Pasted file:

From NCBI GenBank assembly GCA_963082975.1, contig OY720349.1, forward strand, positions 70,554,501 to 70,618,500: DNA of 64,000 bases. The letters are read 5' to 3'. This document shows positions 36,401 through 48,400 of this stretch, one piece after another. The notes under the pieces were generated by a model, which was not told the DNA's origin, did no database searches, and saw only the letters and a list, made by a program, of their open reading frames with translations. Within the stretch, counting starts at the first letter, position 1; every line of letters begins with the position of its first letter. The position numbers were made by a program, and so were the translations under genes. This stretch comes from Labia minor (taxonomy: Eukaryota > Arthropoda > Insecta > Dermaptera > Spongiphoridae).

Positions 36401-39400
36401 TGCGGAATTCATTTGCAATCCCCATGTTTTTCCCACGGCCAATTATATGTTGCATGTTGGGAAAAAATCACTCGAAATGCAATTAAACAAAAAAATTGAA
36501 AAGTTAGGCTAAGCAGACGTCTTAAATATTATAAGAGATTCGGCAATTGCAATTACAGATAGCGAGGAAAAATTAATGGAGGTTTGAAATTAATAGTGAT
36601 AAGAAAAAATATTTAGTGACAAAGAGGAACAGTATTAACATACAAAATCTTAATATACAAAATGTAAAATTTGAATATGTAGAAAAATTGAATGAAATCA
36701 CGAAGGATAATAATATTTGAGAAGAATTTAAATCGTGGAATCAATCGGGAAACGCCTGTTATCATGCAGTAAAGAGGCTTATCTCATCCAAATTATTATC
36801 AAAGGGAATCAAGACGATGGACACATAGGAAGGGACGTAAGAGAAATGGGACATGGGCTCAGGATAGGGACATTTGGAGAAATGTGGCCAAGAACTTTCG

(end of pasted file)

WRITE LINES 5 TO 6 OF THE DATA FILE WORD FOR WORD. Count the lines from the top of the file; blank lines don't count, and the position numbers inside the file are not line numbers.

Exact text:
36601 AAGAAAAAATATTTAGTGACAAAGAGGAACAGTATTAACATACAAAATCTTAATATACAAAATGTAAAATTTGAATATGTAGAAAAATTGAATGAAATCA
36701 CGAAGGATAATAATATTTGAGAAGAATTTAAATCGTGGAATCAATCGGGAAACGCCTGTTATCATGCAGTAAAGAGGCTTATCTCATCCAAATTATTATC